Resolved: To have serious discourse without rancor

Marty Rochester

By Marty Rochester

It is that time of year when one typically starts trying to honor New Year’s resolutions that deserve to be fulfilled, even if only a few actually end up being implemented. 

My track record of sticking to good intentions is, like most people’s, very uneven. Some resolutions are recycled from year to year in the stubborn hope they may yet be accomplished, and some are new. Better to identify a few, manageable aspirations than create a long list. 

So here are my resolutions, in no particular order of priority:

• In writing op-eds and conducting everyday conversations, I will continue to stick to my principles however they might irritate some readers and listeners, although I will strive to do so with as little stridency as possible. I will endeavor to model the moderate, civil exchanges I often have called for in our national political discourse, which today is all too loud and polarized. I am talking here about tone more than substance.

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• Even in regard to substance, I will seek to explore possibilities of compromise among competing views in ways that promote constructive change without undermining my core beliefs. For example, how can we reconcile values such as individual freedom and social justice that can be in tension with each other – that is, insist on both personal responsibility along with collective obligation to address societal inequities? What is the proper mix?

• I will try to be a more religious person, including attending services more often. In return, I will expect rabbis to do their part. How can we continue to use our temples and synagogues to promote the wonderful Jewish tradition of tikkun olam while reminding ourselves that that is not the only, or even the primary, rationale of Judaism? The Torah teaches lessons about not only kindness and generosity but other moral behaviors as well.

• One such moral behavior I wish to emulate is truthfulness. No matter what issue we are considering, we should be guided by the late Sen. Daniel Moynihan’s caution that “you are entitled to your opinions but not your facts.” Yes, at a time when, in the name of maintaining “safe spaces” and other excuses, we are too quick to suppress speech, we should be tolerating wide-ranging expression of ideas, if only to inform and sharpen one’s own position against opposing views. But not all ideas are equal. Some are more grounded in fact than others, and we are all obligated to avoid simplistic, questionable analysis in our discussion of race, gender, class, climate change and all other matters.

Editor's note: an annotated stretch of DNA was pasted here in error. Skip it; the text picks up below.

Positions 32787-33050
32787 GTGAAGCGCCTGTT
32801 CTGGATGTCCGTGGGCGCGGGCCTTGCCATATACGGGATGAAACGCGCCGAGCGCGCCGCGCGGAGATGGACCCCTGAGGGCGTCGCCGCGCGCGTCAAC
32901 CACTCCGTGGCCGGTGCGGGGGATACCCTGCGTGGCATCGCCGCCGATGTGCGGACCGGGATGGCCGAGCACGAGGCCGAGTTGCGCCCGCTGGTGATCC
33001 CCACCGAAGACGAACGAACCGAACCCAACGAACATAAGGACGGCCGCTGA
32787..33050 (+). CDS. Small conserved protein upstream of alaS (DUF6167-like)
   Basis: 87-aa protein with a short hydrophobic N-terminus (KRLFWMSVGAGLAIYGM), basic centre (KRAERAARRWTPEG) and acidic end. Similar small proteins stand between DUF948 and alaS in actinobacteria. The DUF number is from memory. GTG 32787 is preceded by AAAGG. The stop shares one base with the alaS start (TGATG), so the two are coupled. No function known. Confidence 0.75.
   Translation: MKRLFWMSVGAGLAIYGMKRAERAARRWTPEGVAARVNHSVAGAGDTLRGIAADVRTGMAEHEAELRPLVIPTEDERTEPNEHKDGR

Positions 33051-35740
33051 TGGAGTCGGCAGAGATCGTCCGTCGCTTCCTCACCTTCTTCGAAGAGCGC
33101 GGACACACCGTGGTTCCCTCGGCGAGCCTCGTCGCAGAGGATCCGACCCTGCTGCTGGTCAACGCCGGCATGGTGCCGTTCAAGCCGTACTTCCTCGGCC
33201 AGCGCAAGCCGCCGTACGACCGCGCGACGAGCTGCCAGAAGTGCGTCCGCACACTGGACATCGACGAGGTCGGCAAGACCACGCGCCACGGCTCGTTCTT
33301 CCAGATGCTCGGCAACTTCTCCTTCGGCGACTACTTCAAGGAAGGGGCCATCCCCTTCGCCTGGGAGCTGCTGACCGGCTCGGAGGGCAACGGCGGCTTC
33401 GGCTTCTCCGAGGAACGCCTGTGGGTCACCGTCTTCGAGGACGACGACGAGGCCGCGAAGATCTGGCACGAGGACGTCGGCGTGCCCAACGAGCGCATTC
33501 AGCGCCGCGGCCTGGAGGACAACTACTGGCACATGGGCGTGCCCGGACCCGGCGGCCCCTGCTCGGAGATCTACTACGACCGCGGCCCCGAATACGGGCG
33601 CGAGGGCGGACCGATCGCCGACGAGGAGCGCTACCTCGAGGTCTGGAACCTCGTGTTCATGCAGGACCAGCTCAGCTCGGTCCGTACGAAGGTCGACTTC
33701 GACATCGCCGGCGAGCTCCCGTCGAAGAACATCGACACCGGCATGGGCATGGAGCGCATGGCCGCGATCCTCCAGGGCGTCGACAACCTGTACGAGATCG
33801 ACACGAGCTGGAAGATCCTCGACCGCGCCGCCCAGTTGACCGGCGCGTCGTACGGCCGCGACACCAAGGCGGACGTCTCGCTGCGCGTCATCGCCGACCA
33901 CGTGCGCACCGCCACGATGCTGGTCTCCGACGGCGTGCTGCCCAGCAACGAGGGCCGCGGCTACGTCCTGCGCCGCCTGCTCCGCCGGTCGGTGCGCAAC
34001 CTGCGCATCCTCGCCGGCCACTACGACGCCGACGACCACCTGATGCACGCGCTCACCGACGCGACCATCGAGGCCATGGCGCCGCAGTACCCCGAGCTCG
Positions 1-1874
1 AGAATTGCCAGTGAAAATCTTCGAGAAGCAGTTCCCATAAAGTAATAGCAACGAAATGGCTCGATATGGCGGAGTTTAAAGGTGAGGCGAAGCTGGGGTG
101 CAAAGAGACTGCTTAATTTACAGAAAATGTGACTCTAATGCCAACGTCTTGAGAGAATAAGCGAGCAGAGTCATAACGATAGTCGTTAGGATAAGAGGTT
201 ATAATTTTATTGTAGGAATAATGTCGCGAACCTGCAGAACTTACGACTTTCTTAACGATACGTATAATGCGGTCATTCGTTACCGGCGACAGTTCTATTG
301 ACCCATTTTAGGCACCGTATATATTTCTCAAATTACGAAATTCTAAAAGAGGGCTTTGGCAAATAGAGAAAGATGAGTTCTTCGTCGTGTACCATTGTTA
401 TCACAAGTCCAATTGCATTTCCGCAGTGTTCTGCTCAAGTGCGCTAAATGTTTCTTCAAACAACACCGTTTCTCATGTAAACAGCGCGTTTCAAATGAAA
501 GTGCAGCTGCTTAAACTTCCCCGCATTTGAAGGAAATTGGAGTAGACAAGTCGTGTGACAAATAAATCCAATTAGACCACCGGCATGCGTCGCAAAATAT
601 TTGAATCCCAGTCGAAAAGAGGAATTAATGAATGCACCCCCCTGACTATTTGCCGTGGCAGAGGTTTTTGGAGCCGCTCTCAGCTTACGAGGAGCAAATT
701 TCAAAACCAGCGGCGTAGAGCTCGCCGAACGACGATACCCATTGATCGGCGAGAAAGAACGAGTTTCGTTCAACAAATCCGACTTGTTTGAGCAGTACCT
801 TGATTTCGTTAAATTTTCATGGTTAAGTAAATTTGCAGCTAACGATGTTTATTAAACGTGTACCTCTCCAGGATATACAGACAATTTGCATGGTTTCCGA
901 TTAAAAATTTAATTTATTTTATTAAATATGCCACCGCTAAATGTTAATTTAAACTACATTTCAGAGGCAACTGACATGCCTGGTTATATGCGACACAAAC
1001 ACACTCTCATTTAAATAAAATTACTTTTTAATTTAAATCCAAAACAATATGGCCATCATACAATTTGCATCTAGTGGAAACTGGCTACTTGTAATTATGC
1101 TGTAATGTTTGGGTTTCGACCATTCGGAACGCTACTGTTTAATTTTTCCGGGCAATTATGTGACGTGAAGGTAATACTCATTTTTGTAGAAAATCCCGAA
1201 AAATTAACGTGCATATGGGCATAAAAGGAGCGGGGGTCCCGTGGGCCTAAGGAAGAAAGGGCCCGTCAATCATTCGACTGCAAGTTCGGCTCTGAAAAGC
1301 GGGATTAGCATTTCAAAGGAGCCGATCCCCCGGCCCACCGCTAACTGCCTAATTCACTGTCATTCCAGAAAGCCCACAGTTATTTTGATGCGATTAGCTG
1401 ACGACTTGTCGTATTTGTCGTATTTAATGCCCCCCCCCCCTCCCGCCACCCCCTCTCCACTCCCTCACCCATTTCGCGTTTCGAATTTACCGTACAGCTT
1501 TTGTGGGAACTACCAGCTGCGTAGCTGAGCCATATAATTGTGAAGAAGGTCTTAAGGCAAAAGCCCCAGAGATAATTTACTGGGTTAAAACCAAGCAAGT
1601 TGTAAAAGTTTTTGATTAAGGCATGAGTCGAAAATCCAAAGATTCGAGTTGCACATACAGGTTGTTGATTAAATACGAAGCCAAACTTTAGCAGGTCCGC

• As a new retiree – I retired from teaching at the University of Missouri-St. Louis in September – I hope to make productive use of my increased free time, including sharing more of the household responsibilities with my wife, Ruth. There is a joke that university deans like to tell: “How many professors does it take to change a light bulb?” Answer: “Change?” The reference here is to the fact that most professors are averse to change, preferring, rightly or wrongly, to continue teaching as Socrates did millennia ago. In the spirit of truthfulness, I must confess that, as my wife can testify, I truly can barely change a light bulb in our house. My intention is to start working on this.

• Now that I have more free time and do not have to be preoccupied with the “publish or perish” imperative of academia, I want to expand my reading options beyond the scholarly literature and read lighter, popular nonfiction books. As one example, I recently finished Joseph Persico’s “Roosevelt’s Centurions: FDR and the Commanders He Led to Victory in World War II.” Did you know that Col. Jimmy Doolittle, who led the dangerous 1942 B-25 bombing raid over Japan, had a doctorate from MIT in aeronautical engineering?

• I am also reading more fiction, such as the bestseller by my daughter-in-law’s sister, Taffy Brodesser-Akner, “Fleishman is in Trouble.” Do you agree that the Jewishness of the main characters is exceeded only by the vulgarity of the language, of which there is too much today?

• I hope to be more giving. In the past, I have been an Oasis tutor, been a “big brother” to minority children and contributed money to various charities. But I can certainly do more. I do not do this out of a sense of guilt that my being relatively well-off is the cause of others’ poverty and deprivation. Rather, I choose to give because lots of people, for various reasons, are really hurting and needy. (Respected liberal and conservative researchers at both the Brookings Institution and the American Enterprise Institute have said that, if one takes four relatively simple steps in life – get a high school diploma, get a full-time job, get married and wait until marriage before having kids – then there is an 80 percent probability of escaping poverty.)

No doubt some readers will criticize some of the above, for example complaining that I do not adequately realize how advantaged I am and how my “privilege” contributes to others’ lack thereof. All I can say is, as with everything else, let’s have a fair, honest discussion without rancor. That may be one hope for the New Year where I am asking too much, but perhaps I am mistaken.

J. Martin Rochester, Curators’ Distinguished Teaching Professor of Political Science Emeritus at the  University of Missouri-St. Louis, is the author of 10 books on international and  American politics.